Book Review | The Last King In India
Twenty decadent facts from the life and times of India’s last ‘nawab’
The poet-ruler Wajid Ali Shah (1822-87) was the last nawab of the north Indian state of Oudh. Deposed by the British, he spent the last 30 years of his life in a riverside mansion near Calcutta (now Kolkata), where he languished in a mock-kingdom with 6,000 subjects. It was a make-believe world. Many of the exiled king’s high-ranking officials held on to their old titles. To the extent that it was possible, Wajid Ali Shah, whose actual reign lasted only nine years, continued the customs of the court.
In The Last King In India: Wajid Ali Shah, British historian Rosie Llewellyn-Jones resurrects the nawab with all his tasteful eccentricities. “Holed up in his new palaces, dreaming of love, music and drama,” Llewellyn-Jones writes, “his lack of enterprise only increased the distance between the bubble-like atmosphere of the Court and the reality of peasant life outside the city.”
Days after finishing the book, I mostly remember the following aspects of its hero:
2. He married (approximately) 375 women.
3. At 15, he was married, for the first time, to Khas Mahal, the granddaughter of an Anglo-Indian woman called Sally Begam. Like her husband, Khas Mahal was a poet.
4. He had three kinds of wives—the mahals, who gave birth to his children and were veiled; the begams, who did not give birth and went unveiled; and the khilawatis, who performed menial household jobs.
5. His autobiography was dreamily titled Pari Khana (House Of Fairies).
6. His poetic pen name was Akhtar, meaning “star” in Persian.
7. At 22, he wrote the play Radha Kanhaiya Ka Qissa—a rare instance of a would-be Muslim king creatively engaging with Hinduism.
8. He had a soft corner for dark-skinned women. One of his brides, Yasmin Mahal, “is clearly of African origin with her short curly hair and un-Indian features”.
9. His personal bodyguards consisted of female African soldiers dressed in red jackets and tight-fitting, rose-coloured silk trousers.
10. His mother Janab-i Aliyyah, who died during a visit to Europe, lies buried in Père Lachaise, the largest cemetery in Paris, which is also the resting ground of musician Jim Morrison and author Oscar Wilde.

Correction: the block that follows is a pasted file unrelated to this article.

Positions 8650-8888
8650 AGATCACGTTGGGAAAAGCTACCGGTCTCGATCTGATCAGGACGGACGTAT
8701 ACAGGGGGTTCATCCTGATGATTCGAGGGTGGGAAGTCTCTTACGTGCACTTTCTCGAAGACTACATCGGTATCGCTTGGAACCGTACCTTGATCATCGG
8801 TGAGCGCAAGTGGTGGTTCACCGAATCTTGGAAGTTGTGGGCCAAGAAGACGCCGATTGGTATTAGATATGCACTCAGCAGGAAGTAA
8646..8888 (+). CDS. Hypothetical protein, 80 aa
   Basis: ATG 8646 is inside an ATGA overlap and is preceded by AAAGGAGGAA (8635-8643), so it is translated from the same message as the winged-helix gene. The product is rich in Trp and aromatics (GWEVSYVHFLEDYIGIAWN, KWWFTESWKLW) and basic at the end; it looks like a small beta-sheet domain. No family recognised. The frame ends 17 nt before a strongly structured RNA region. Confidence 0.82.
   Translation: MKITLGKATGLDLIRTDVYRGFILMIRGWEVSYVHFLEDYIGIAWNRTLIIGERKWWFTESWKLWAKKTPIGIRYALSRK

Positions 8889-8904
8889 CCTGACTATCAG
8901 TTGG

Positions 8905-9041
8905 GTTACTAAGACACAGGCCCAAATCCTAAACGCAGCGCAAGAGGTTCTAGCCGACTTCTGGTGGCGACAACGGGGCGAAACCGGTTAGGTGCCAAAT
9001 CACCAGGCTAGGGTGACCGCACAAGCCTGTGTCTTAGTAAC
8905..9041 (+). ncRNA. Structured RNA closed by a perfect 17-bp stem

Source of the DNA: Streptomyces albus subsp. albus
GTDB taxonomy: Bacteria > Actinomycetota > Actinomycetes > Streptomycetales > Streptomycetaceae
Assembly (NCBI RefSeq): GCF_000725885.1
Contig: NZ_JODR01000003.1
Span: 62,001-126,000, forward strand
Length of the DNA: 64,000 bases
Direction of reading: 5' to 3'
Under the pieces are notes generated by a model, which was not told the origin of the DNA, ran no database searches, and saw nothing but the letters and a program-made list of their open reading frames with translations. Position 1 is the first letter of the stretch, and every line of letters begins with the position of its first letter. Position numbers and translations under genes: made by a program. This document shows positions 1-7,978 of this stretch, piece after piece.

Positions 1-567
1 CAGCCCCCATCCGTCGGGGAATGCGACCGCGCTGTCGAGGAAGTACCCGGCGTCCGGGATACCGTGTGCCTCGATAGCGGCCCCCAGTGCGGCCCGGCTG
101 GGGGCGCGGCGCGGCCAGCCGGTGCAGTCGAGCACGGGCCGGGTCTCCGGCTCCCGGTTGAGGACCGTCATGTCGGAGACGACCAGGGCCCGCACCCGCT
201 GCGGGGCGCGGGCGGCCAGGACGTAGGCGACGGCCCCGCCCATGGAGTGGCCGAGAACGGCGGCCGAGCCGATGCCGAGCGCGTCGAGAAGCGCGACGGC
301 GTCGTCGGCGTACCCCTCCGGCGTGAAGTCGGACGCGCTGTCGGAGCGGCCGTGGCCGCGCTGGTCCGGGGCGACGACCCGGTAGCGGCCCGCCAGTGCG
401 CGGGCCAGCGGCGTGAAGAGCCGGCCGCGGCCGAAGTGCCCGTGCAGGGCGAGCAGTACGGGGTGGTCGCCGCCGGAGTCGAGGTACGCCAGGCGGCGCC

11. He ascended the throne in 1847; by then he was fairly notorious. Two years earlier, John Shakespear, an East India Company bureaucrat (he was recently described as the great-great-great- great grandfather of British Prime Minister David Cameron), complained to the governor general that “The Heir Apparent’s character holds out no promise of good. By all accounts his temper is capricious and fickle, his days and nights are passed in the female apartments and he appears to have resigned himself to debauchery, dissipation and low pursuits”.
12. By the time he became king, he had written two lengthy romantic narrative poems—Darya-i-Ta’ashshuq (The River Of Love) and Bahr-e ‘Ishq (The Ocean Of Affection)
13. Wajid Ali Shah marked the beginning of his reign by building Qaisarbagh Palace—it happened to be Lucknow’s last palace. One of the structures was given the poetic name of Jalpari Darwaza, or The Mermaid Gate, which no longer exists. The palace also had a spiral staircase that led nowhere. In 1955, British architecture critic John Terry saw in the palace “the full horror of the impact of stucco and European baroque”.
14. After being compelled to move from Lucknow to Bengal in 1856, the deposed nawab was settled by the British in Garden Reach, an area south-west of Calcutta that had opulent villas along the Hooghly river.
15. The Garden Reach estate comprised three buildings. One of them was Azud Manzil. It was the royal menagerie and had 20,000 birds, beasts, snakes and “every conceivable variety of freshwater fish that can live in a hot climate”. The pigeons, of every variety and colour, numbered 18,000 . There was also a collection of cobras. One morning in 1879, a tigress escaped, severely wounding a German man and an Indian lance corporal (it also killed two cows before being shot dead by the Howrah magistrate).
16. The nawab’s evenings during his years in exile were chiefly spent in the company of musicians and dancing girls.
17. In his later life, he was carried all over on a sedan chair. He is said to have been afflicted with an anal fistula that forced him to spend many agonizing hours in the toilet.
18. On his death, the nawab’s survivors—his wives, children and their servers—numbered about a thousand.
19. At his funeral procession, a military band played Dead March from Saul, the oratorio by German composer George Frederic Handel that was also performed in the funerals of US president Abraham Lincoln and British prime minister Winston Churchill.
20. Throughout his life, Wajid Ali Shah remained a teetotaller.
Editor's Picks »
- SBI orders forensic audit of Jet Airways’ books
- Make your digital commerce AI project a success
- Buy that car before the new year as price hikes are coming
- Will cognitive technologies and artificial intelligence impact human evolution?
- Chinese content app Helo aims 300% growth in user base in 2019, sets tech team in India
- Markets yet to warm up to KEC International’s record order book
- Indraprastha Gas and Mahanagar Gas shares are low on fuel
- Overhang of capacity constraints lifts for ACC, Ambuja Cements
- Stock market traders fall for the ‘buy rural’ narrative, once again
- Continuing volume momentum puts Indian ports in a good position